A recent camping trip took me just off the I-26 diagonal in the Upstate. The intention was to see hawks migrating along the Atlantic Flyway, but the hawks had their own intentions: in two hours of observations, we saw only a handful of the birds.
Such is nature. Migrations and spawns and temperature changes don’t follow convenient weekends or timed schedules; the uncertainty can make for experiential disappointment but it also allows for a deeper appreciation of the wilderness. We saw only a few hawks, but there was plenty of sunlight left for a hike — and the weather was in full cooperation. It was raining in Charleston but sunny in the mountains.
I don’t have a single photo of the hike from Caesar’s Head State Park, where we were watching for hawks, to Jones Gap State Park, where we were camped. Hiking the Rim of the Gap Trail was nearly all downhill in this direction, but footing was tenuous at best most of the way, and frankly the trail had no wide-open vistas. I decided to avoid trying to capture depth (always a challenge, going from 3-D to 2-D) to illustrate the nature of the trail but somehow managed to lose a lens cap anyhow.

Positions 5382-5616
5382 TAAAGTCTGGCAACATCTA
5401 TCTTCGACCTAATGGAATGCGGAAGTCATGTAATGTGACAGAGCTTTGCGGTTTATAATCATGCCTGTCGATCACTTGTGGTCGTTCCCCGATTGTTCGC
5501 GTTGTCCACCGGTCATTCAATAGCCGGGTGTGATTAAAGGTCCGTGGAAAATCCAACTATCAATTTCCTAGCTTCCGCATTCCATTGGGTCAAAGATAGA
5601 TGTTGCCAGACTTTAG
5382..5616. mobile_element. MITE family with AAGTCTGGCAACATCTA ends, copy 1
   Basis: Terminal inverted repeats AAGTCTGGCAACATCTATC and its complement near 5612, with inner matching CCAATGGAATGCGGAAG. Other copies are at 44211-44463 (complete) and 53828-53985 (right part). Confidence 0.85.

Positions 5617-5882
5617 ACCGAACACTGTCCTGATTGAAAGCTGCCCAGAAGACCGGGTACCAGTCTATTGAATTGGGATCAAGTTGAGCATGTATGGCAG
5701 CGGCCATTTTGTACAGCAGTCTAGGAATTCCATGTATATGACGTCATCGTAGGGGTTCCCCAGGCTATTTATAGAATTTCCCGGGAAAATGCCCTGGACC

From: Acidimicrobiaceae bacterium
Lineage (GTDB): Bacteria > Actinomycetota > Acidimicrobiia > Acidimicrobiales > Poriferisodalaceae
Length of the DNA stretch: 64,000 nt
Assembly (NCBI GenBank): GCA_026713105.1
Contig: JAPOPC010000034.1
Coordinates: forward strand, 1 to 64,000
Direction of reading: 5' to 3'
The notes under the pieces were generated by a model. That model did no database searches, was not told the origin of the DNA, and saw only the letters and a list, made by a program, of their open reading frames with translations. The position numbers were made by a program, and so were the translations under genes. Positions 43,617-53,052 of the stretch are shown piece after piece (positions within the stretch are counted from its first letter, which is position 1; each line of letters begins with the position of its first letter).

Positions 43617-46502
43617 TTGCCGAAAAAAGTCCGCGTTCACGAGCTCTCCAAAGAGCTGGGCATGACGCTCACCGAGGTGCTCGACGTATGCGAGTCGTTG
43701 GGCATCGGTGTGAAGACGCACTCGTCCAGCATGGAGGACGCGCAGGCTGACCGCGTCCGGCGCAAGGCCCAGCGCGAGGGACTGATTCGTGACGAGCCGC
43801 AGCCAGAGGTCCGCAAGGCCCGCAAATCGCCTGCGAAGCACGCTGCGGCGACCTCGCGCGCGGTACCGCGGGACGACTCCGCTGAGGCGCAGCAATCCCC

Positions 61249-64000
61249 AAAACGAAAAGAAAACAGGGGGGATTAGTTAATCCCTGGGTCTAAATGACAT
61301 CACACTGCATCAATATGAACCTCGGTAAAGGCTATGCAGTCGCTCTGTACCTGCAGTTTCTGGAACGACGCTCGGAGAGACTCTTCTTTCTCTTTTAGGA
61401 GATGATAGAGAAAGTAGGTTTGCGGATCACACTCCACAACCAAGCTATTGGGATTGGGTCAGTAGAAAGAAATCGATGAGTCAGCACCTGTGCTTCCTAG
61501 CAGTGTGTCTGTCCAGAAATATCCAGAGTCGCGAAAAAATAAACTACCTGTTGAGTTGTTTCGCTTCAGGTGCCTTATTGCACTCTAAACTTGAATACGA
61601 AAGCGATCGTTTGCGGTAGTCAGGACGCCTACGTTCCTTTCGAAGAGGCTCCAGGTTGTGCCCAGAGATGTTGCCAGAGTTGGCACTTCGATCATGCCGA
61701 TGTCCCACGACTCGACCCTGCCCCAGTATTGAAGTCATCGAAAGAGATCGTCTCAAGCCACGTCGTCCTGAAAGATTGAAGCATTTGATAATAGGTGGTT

The next day, we did a hike to Rainbow Falls. I couldn’t get an exact mileage, but I was up and down in a little under two hours (with a half hour at the falls). Even late in the summer, they seemed to have good volume, enough so to generate a faint reminder of their namesake.
The hike was all uphill from the trailhead. It started with a gradual climb but became progressively steeper; the gradient seemed comparable to Sauk Mountain or Mt. Pilchuck in the Cascades but across a shorter distance. Once at the top, the temperature was cool and the mist from the falls a welcome reprieve from the sun.
The rocks also had some copper color in them, giving them a reddish hue. As with most waterfalls, they were deceptively slippery; the last time I got this close I slipped into the stream. This time I was more careful.
I’m not sure I composed these pictures as best as I could have to show off the height of the falls (around 100 feet), but they are still a contrast to the flat that is the entire Lowcountry. Nevertheless, given the lack of aerial perspective around me this weekend, what interested me most was perhaps that tree to the left of the waterfall, suggesting that maybe in a few weeks the leaves would turn and some color could start to creep into the Blue Ridge mountains…